An Italian chef and culinary raconteur known as “The Boho Chef” will be visiting Leeds for the first time next week, when he stages a cookery demonstration at the new OnRoundhay Festival, in Roundhay Park, on Saturday September 17.
Stefano Corvucci is head of the Culinary Institute of Bologna – or CIBO as it is also known – a clever play on the Italian word for food.
CIBO is the only purpose-built cookery school in the city known as “La Grassa” in Italy, because it is regarded as the cradle of all that is great in Italian culinary tradition. The city gave the world ragù, tortelloni – supposedly invented after a peeping Tom spotted a woman’s navel through a keyhole – and tagliatelle, but also a passion for food that foodies everywhere can now relate to.
Bologna is part of the region of Emilia Romagna, which is also renowned for delicacies such as Parmigiano Reggiano (Parmesan cheese), mortadella and Parma ham, so Stefano will deliver insights from a rich food heritage when demonstrating at OnRoundhay, where he plans to create a ricotta and spinach handmade pasta roll.
Stefano will also be able to assist restaurateurs seeking inspiration for their eatery, as he also offers a restaurant consultancy service and trains chef at both CIBO, and in their own kitchens, even if the latter are in far-flung places like New York.
His Bologna-based restaurant, Trattoria del Rosso, with which CIBO shares its premises, is always bustling with diners wanting a great business lunch, or tourists who have been recommended to dine there. Any Italian restaurant floundering through being a me-too enterprise in England, can turn to Stefano for help in transforming it into a traditional Bolognese trattoria, with all the delights that brings.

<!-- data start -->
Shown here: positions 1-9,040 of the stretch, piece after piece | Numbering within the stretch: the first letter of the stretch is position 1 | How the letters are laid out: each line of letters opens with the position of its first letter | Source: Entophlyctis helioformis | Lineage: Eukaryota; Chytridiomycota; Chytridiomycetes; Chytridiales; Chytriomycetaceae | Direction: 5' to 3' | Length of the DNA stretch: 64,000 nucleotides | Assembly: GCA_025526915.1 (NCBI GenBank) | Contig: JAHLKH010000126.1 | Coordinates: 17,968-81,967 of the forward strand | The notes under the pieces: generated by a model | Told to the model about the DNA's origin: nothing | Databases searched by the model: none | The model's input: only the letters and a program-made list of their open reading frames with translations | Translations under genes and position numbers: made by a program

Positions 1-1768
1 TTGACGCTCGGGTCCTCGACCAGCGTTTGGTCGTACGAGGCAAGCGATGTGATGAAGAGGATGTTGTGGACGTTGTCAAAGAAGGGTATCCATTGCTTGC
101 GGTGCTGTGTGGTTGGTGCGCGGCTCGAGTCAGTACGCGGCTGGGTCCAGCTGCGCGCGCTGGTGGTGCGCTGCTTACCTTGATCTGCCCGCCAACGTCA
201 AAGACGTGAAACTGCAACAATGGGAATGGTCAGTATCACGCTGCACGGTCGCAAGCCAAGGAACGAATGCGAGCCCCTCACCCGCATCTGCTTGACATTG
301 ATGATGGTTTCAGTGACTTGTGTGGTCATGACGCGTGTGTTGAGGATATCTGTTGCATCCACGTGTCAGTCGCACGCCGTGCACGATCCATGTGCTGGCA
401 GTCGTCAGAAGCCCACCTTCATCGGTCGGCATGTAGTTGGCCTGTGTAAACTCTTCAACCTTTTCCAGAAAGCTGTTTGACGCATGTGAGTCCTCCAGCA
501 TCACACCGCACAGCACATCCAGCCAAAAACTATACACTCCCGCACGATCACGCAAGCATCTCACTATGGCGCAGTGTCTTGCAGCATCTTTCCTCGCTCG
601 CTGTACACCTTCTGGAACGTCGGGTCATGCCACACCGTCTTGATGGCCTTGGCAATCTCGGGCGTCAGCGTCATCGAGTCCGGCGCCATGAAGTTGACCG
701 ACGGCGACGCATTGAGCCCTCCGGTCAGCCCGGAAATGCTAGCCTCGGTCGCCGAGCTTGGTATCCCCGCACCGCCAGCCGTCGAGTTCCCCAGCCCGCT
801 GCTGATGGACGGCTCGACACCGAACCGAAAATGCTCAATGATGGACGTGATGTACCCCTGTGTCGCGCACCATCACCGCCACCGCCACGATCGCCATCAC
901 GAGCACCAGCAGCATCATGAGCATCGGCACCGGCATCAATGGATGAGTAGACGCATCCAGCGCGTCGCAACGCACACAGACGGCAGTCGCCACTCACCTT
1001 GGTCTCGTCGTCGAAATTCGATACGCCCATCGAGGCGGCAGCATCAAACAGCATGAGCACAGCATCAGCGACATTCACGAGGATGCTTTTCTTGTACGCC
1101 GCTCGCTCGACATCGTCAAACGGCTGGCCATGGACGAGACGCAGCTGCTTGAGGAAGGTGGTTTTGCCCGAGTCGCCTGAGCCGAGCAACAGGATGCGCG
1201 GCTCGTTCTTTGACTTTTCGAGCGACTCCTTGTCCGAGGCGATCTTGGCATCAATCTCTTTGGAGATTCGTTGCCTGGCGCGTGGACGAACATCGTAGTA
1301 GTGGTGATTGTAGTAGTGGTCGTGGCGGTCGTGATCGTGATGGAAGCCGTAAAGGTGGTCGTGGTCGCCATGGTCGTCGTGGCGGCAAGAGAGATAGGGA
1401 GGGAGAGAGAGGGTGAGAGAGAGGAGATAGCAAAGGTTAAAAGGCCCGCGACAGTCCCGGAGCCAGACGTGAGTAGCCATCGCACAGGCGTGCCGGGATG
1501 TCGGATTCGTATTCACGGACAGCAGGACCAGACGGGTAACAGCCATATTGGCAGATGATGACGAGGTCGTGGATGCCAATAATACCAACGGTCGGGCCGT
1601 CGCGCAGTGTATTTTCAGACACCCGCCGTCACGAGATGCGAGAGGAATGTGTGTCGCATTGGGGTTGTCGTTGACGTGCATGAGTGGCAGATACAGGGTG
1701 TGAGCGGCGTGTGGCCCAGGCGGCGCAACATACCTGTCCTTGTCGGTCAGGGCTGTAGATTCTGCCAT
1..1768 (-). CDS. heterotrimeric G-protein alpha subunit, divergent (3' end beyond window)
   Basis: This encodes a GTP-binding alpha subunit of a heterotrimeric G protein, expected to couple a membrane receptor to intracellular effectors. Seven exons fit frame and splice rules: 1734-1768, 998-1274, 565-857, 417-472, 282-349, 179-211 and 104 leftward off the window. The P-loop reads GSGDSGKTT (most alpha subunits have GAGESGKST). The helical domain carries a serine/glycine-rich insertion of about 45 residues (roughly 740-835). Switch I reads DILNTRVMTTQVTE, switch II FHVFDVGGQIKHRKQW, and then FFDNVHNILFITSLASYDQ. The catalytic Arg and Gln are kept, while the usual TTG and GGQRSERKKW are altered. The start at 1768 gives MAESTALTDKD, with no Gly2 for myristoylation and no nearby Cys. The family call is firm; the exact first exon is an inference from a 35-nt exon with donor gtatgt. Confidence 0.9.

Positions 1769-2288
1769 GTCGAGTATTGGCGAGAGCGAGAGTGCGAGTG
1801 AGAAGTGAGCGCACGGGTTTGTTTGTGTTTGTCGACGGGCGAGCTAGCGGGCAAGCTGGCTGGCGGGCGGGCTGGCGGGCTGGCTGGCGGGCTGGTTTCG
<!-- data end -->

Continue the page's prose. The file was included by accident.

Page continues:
Stefano greets coos seeking knowledge on how to cook the perfect ragù from all over the world, as they know this inspirational cookery school will not only teach them how to cook this delicacy, but also provide the pleasure of devouring it for lunch.
Many are from the USA and Canada, with Italian ancestry, but little knowledge of how to cook like their grandmothers did. What they won’t cook, as Stefano will tell the audience at OnRoundhay, is a tomato-laden dish and what they won’t then eat is ragù with spaghetti. These things simply don’t exist in Bologna!
Stefano’s business journey has been an interesting one. He abandoned a career in law to follow his foodie passion, having earned his degree from the prestigious University of Bologna. He has stayed true to authentic Italian cookery, whilst delivering a lively narrative in the kitchen, just like his culinary hero, Artusi – a 19th century, pioneering ‘foodie traveller’ who also emanated from Stefano’s home town of Forlì, in Emilia Romagna.
Artusi is credited with writing the first cookbook produced after Italy was unified in 1850, but this book was also full of tales of the adventures of Artusi and the encounters he had whilst travelling around Italy. It was this book that gave Stefano his love of cooking as, when a boy, his father would recount tales from it, whilst preparing food for his two sons.
Whilst cooking a first-class ragù, just like “nonna’s”, cooks heading to CIBO can now listen to Stefano’s own tales, whilst immersing themselves in Italian culture and enjoying CIBO’s own-label wine.
The other tutors at the school are also not ‘chefs’ in the true sense of the word, but passionate foodies just like Stefano. He makes it his policy to employ ‘brains’ not chefs with set and rigid ways of doing things. Lucia, the pasta cook, is a trained economist; Mattia is a trained mechanical engineer. Both abandoned their careers to follow their heart and teach others Italian food tradition.